“All that took place behind closed doors, which is again a problem with Washington, D.C. – whether it’s the budget negotiations, whether it’s everything else, it’s usually done behind closed doors,” he explained. “I think, as conservatives, this is where we can win: We’ve got to be willing and able to talk about things in public instead of being afraid of actual public scrutiny.”

    Huelskamp later told Breitbart News he thinks House Speaker John Boehner, Majority Leader Eric Cantor, and Whip Kevin McCarthy owe it to the American people to be transparent about this decision making process – and that they should publicly release the list.

    “In the name of transparency and openness, they most certainly should release the criteria,” Huelskamp said in an email. “Republican leadership promised America a new era of transparency – they should deliver on it.”

    Huelskamp was one of four conservative Republicans that GOP leadership removed from committees on which they’d have the ability to affect fiscal policy. He and Michigan Republican Rep. Justin Amash were pulled from the House Budget Committee and Reps. David Schweikert of Arizona and Walter Jones of North Carolina got yanked off the House Financial Services Committee.

    Amash, who joined Huelskamp at the Heritage Foundation event on Tuesday, said nobody in leadership even informed him of the move. “We haven’t even been told officially that I’ve been removed from the Budget Committee,” Amash said. “I’ve had to read it in the newspapers. So, actually, I’ve received not a single call from anyone in leadership. Not a single email. I’ve received no messages about it. I’ve been not told about what committees I will be on, if in fact I have been removed from Budget – which I have to assume is true.”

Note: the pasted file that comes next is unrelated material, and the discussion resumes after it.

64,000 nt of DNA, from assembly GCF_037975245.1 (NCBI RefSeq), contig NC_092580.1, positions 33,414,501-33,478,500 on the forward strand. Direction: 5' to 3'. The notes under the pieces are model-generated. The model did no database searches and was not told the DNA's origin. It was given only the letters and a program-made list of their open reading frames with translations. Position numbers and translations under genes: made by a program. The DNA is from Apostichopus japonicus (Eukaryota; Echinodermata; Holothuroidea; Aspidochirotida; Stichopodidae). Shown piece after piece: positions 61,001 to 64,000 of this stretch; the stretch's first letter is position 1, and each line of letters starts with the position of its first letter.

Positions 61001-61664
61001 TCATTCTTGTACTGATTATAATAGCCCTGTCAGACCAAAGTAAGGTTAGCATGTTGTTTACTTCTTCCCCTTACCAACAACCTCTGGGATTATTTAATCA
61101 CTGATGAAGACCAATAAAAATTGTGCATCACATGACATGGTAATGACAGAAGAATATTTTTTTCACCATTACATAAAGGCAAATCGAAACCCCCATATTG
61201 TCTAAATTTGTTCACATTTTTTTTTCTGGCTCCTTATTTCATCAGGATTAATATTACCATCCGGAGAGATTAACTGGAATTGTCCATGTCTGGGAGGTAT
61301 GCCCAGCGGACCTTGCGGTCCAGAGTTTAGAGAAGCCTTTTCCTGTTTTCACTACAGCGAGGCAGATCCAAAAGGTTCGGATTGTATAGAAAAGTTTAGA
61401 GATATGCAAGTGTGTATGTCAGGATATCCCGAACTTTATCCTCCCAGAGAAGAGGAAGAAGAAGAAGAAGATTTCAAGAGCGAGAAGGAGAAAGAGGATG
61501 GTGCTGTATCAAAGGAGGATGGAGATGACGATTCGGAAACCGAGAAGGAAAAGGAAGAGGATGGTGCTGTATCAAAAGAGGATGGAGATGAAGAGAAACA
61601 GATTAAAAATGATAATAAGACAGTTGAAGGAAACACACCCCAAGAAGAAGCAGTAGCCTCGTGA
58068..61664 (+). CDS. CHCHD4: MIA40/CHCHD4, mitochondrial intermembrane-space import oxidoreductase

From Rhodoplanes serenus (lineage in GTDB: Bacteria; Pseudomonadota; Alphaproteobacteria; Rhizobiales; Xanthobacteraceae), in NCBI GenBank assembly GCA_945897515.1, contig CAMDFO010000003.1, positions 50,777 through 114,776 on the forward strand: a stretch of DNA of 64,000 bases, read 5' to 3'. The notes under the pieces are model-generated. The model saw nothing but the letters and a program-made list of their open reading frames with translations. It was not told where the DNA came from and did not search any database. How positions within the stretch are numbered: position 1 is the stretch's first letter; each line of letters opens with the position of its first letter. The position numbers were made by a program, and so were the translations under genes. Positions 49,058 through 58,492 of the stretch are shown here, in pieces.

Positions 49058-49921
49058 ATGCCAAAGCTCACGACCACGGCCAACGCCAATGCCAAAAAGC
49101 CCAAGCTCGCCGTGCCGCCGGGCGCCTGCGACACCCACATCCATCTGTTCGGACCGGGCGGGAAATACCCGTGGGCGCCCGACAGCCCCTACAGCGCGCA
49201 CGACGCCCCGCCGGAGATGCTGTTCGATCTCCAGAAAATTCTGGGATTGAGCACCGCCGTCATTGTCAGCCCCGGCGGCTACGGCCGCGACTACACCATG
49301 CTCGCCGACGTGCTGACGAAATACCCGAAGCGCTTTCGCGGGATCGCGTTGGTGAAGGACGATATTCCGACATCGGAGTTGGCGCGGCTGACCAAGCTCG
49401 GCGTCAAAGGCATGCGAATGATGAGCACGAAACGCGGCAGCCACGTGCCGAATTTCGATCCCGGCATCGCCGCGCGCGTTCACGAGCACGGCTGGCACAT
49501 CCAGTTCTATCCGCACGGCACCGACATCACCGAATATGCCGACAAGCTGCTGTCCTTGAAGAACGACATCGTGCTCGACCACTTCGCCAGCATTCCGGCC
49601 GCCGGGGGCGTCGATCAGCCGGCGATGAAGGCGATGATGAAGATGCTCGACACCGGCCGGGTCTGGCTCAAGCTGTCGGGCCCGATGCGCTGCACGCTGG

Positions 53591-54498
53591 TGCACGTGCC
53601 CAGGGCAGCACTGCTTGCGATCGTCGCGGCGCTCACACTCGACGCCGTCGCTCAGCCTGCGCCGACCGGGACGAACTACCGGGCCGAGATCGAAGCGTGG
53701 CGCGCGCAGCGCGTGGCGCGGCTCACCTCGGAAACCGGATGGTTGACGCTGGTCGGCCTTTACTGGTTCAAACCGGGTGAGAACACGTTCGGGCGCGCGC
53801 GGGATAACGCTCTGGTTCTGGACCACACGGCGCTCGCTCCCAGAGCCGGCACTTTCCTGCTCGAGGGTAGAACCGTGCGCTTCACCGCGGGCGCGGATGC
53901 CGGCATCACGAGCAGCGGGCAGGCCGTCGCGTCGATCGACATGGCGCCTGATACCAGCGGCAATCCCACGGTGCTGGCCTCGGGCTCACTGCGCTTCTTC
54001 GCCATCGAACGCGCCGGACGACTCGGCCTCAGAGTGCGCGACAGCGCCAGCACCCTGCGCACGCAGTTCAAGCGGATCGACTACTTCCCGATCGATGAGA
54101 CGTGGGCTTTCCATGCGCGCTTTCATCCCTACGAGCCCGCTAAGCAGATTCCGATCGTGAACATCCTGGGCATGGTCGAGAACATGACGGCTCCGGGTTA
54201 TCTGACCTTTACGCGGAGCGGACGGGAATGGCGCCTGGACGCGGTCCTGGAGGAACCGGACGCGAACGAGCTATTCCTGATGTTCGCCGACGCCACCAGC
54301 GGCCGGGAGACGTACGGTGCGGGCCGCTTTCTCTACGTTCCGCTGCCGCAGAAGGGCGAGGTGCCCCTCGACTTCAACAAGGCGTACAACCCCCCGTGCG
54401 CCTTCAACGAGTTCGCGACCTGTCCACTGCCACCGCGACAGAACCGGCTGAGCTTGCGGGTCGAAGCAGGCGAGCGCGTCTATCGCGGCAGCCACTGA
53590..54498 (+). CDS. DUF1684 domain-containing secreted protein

Amash added that, like Republican Study Committee chairman Rep. Jim Jordan, he thinks this type of behavior from GOP leadership is dangerous for the party.

    “For a party that’s trying to expand its base and make sure that it reaches out to young people and new groups, I think it’s pretty outrageous frankly,” Amash said. “It’s pretty clear I come from a more libertarian wing of the party – this is the growing portion of the Republican Party. And, really, it’s a slap in the face of all young people who are out there thinking about being Republicans, want to be part of this party and are being told ‘well, if you disagree with leadership just a couple times, we’re going to send you home and we’re going to tell you you’re off the committee and you don’t get to participate.’”

    Amash said, too, that he voted with Budget Committee Republicans “95 percent of the time” over the past two years. “On the 5 percent of disagreements, those were on some big issues at times and I think that we didn’t take a strong enough approach in dealing with our debt – which is why we’re all here,” he said. “It’s not acceptable to have budgets that are unbalanced until the year 2040.”

  2. Breitbart’s Tony Lee reports on reaction to Speaker Boehner’s fiscal proposal: